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IPFS News Link • Wikileaks

Julian Assange's Case Is a Frightening Omen for Press Freedom

• Reason

While the ordeal of Wikileaks founder Julian Assange elicits grudging reactions from many American journalists who find him distasteful, his pending extradition to the United States, just approved by the British government, spurs protests around the world. In countries not blessed with a First Amendment, advocates of free speech rightly see Assange's years-long persecution for exposing U.S. government secrets as an attack on transparency and a threat to anybody who embarrasses powerful officials. Comfortable seat-warmers who are cozy with the powers-that-be may hesitate, but real journalists battling censorious politicians recognize Assange as one of them.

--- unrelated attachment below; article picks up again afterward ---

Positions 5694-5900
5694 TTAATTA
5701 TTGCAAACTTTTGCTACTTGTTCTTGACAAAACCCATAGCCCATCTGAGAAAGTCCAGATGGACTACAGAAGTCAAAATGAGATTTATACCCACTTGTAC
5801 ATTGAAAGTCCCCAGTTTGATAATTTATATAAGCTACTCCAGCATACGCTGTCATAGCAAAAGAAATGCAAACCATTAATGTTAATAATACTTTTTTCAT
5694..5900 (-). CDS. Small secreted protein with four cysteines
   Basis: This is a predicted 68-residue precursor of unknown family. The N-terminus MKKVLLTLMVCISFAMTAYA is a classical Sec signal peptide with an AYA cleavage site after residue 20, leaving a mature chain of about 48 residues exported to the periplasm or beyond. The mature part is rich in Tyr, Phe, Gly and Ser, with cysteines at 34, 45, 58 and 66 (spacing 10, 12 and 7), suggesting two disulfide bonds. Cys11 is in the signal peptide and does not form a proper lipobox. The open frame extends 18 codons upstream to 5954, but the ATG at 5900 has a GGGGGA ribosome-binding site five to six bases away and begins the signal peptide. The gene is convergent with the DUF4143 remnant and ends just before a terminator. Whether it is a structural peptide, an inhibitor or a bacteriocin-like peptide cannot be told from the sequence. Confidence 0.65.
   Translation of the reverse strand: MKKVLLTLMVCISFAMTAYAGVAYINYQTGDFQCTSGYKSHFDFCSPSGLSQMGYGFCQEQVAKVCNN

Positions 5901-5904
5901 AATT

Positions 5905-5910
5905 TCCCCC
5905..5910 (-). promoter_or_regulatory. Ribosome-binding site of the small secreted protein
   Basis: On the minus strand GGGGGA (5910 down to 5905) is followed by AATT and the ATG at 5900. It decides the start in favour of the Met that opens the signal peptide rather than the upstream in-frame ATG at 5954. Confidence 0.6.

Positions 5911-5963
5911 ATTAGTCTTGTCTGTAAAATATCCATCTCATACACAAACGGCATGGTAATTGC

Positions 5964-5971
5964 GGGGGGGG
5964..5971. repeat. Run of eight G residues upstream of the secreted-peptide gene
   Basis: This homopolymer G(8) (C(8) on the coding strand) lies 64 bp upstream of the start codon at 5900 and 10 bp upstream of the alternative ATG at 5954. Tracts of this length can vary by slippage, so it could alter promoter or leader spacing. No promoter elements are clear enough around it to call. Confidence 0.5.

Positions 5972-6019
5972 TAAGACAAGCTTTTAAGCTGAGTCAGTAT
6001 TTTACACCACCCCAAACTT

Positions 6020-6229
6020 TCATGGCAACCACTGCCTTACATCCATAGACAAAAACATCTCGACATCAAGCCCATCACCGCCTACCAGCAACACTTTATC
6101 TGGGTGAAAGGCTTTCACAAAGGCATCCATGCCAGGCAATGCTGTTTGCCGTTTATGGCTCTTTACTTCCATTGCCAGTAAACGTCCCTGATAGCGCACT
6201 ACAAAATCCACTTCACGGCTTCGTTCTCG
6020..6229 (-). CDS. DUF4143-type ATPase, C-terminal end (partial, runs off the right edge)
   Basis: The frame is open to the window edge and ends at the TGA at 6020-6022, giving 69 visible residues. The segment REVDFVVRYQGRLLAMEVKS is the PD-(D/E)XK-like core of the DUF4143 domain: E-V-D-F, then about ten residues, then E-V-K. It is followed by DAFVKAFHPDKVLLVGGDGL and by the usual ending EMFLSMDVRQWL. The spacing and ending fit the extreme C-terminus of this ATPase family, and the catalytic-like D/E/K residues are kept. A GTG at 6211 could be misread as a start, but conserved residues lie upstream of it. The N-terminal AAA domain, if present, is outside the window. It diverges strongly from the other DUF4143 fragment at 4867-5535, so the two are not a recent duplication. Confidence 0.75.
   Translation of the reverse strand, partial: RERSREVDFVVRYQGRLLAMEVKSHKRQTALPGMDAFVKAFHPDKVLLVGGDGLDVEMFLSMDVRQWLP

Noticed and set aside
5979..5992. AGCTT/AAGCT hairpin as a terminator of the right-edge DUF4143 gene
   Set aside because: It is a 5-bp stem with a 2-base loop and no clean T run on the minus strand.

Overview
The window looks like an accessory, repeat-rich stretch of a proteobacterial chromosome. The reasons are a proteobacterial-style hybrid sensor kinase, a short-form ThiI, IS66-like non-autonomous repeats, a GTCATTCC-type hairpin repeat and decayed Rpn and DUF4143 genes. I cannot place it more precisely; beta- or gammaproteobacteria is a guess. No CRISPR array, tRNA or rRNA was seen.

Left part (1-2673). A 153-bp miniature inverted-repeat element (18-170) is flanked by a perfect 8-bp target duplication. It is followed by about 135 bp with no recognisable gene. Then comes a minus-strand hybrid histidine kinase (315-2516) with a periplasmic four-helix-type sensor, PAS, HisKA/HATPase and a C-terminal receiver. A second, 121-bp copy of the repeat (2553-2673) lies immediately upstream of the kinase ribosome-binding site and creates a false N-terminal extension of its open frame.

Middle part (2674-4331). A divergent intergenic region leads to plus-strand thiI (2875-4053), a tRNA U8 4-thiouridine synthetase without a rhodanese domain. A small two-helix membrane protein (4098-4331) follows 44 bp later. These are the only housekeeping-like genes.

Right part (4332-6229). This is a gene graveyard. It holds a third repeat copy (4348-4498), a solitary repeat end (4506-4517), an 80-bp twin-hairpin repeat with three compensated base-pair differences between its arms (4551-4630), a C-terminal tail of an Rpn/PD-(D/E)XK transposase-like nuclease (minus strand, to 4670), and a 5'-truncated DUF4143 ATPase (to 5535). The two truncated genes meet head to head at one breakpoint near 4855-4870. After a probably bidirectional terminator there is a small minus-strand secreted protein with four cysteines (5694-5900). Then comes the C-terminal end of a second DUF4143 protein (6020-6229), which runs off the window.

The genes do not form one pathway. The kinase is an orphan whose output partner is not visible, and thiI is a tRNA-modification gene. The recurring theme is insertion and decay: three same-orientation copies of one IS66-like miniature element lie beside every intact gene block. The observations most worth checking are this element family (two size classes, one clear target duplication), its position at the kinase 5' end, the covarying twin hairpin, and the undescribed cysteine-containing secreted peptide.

"UK Home Secretary Priti Patel has signed an order to extradite Julian Assange to the United States, where he faces up to 175 years in prison on charges linked to Wikileaks' publication of information in the public interest," Paris-based Reporters Without Borders (RSF) noted on June 17. The organization described the decision as "a failure by the UK government to protect press freedom and will have dangerous implications for journalism around the world."